Just as you can set transfer routines, Astra also allows you to customize notification routines. Specifically, you can arrange to receive regular balance updates, set up an alert to tell you when your balance drops below a certain dollar amount, and/or when a deposit over a certain size arrives in your account.

Akin to the transfer routines, Astra will have you fill in the details in order to set up these notifications. This includes supplying a start date, selecting an account to track, setting the frequency or balance threshold, and opting for a push notification or SMS alert. These notifications will then also show up in Routines and can be edited, paused, or deleted from there.

My Experience with Astra

When I first started exploring Astra, I was immediately impressed with the different savings options it offered. Perhaps my favorite Astra routine so far is the Sweep feature. With this, you can arrange to have money move from one account to another when the former surpasses a set balance. In my case, I set the app to transfer money from my checking to my savings account, leaving no more than $300 in checking at a time.

While I’ve found this function works well, there are a few things to note. First, it seems that these transfers are limited to $1,000 (poking around, Astra says you can email them with requests to raise this cap). Thus, when I first activated the routine, the initial sweep was for around one grand. Then, starting the following week, any funds over my $300 floor were moved over as expected.

Something else worth pointing out is that, despite the checking and savings accounts in question coming from the same bank, there was still a slight delay in transfers. For example, my transfer was initiated on June 7th, the funds left my checking account on June 9th, and didn’t hit my savings account until June 10th. Meanwhile, if I had done this internal transfer through the bank, it would have happened instantly. I understand why Astra transfers work this way and don’t fault them for it but it’s important to know about it. To that point, Astra notes that funds should clear within three business days after the routine runs, which lines up with my experience.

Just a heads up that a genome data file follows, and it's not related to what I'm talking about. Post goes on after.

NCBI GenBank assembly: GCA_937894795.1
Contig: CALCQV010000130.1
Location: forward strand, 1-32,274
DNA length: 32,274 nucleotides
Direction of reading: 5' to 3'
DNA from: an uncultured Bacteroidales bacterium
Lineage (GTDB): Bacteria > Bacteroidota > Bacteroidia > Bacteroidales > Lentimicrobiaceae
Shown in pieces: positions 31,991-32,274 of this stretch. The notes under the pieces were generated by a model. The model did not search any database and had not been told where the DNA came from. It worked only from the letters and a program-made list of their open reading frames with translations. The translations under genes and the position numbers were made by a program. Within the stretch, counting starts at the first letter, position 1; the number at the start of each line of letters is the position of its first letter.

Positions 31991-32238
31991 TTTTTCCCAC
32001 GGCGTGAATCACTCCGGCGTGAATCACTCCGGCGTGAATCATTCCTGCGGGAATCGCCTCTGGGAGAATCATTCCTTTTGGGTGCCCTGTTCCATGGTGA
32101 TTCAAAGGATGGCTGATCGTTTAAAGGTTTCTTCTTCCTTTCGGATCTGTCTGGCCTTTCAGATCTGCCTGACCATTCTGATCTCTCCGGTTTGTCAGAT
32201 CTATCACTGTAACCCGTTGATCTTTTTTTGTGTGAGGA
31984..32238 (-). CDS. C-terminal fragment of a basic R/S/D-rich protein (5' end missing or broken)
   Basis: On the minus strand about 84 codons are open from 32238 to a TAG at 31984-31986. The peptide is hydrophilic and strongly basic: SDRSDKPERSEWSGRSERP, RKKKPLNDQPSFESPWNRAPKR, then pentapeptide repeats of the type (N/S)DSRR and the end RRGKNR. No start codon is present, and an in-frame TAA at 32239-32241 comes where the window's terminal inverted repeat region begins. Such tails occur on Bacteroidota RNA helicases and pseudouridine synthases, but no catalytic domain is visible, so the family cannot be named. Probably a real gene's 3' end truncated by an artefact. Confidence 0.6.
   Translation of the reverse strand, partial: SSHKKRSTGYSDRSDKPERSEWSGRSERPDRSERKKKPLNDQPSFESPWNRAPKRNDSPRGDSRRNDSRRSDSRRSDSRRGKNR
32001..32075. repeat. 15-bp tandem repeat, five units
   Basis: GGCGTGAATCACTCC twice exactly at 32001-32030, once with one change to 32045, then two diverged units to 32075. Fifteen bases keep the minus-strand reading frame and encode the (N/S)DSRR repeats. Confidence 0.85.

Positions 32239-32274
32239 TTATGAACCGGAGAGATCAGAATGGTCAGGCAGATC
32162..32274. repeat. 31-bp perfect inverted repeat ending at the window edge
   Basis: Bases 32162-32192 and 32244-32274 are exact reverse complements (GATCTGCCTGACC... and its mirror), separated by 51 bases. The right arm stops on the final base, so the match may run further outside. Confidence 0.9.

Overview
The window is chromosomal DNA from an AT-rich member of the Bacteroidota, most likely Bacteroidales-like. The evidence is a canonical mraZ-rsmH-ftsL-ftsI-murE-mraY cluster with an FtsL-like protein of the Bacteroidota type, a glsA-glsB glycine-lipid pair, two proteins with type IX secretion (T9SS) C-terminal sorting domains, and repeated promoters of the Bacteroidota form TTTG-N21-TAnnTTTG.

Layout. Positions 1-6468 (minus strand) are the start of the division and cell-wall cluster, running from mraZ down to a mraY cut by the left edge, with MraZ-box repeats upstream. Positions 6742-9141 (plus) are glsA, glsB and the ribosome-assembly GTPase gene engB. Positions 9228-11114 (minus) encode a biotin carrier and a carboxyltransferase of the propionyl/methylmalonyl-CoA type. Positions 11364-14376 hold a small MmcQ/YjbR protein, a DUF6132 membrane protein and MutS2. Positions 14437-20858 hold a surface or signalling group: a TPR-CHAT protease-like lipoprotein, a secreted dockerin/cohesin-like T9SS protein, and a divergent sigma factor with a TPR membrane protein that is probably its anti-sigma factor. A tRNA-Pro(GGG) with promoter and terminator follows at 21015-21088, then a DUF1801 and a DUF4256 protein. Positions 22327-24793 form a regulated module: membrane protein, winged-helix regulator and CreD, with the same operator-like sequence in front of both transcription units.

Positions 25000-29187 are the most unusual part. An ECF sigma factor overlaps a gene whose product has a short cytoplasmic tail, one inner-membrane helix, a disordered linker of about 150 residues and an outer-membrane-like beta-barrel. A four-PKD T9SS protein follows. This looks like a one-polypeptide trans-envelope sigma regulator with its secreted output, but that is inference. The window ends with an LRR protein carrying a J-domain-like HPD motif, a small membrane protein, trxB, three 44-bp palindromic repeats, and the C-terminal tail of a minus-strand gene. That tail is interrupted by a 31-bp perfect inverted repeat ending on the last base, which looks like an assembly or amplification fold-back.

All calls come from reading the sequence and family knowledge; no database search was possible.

One nitpick I initially had when reviewing Astra involved customization. At the time, since I originally set up my routine on a Sunday, Astra made this my default day of the week for the sweep, with no obvious way for me to override this. This was especially an issue since, with Sunday being a non-business day, it didn’t seem like the best day to start a transfer. As it turns out, the solution is pretty easy: change the start date to the day of the week you want. I honestly have no idea how I missed this, but I’m glad to have figured it out now.  

Final Thoughts on Astra

Compared to some of the money apps I review, Astra has a fairly limited focus. However, that’s actually a strength as the service’s simplicity makes it all the more powerful. Instead of trying to do a bit of everything, Astra introduces some very useful ideas and executes them quite well. Incidentally, between the ability to create sub-accounts and to set up transfer routines, the app also helps prevent your money management strategy from growing too unwieldy.

Another thing I like about Astra is that the service seems polished and works well. As a result, I honestly plan on employing some of its routines for the foreseeable future. With the app adding a few other routine options since my initial review, I also look forward to seeing what other routine ideas they might dream up in the future.

Overall, Astra is a smart and easy-to-use tool that can certainly help you better manage your money — even if that means taking a less-active role in doing so. For that reason, I definitely think it’s worth downloading the app and seeing which of its automation options are right for you.

Also published on Medium.


Kyle Burbank

Kyle is a freelance writer and author whose first book, "The E-Ticket Life" is now available on Amazon. In addition to his weekly "Money at 30" column on Dyer News, he is also the editorial director and a writer for the Disney fan site and has recently starting publsihing his own personal finance blog at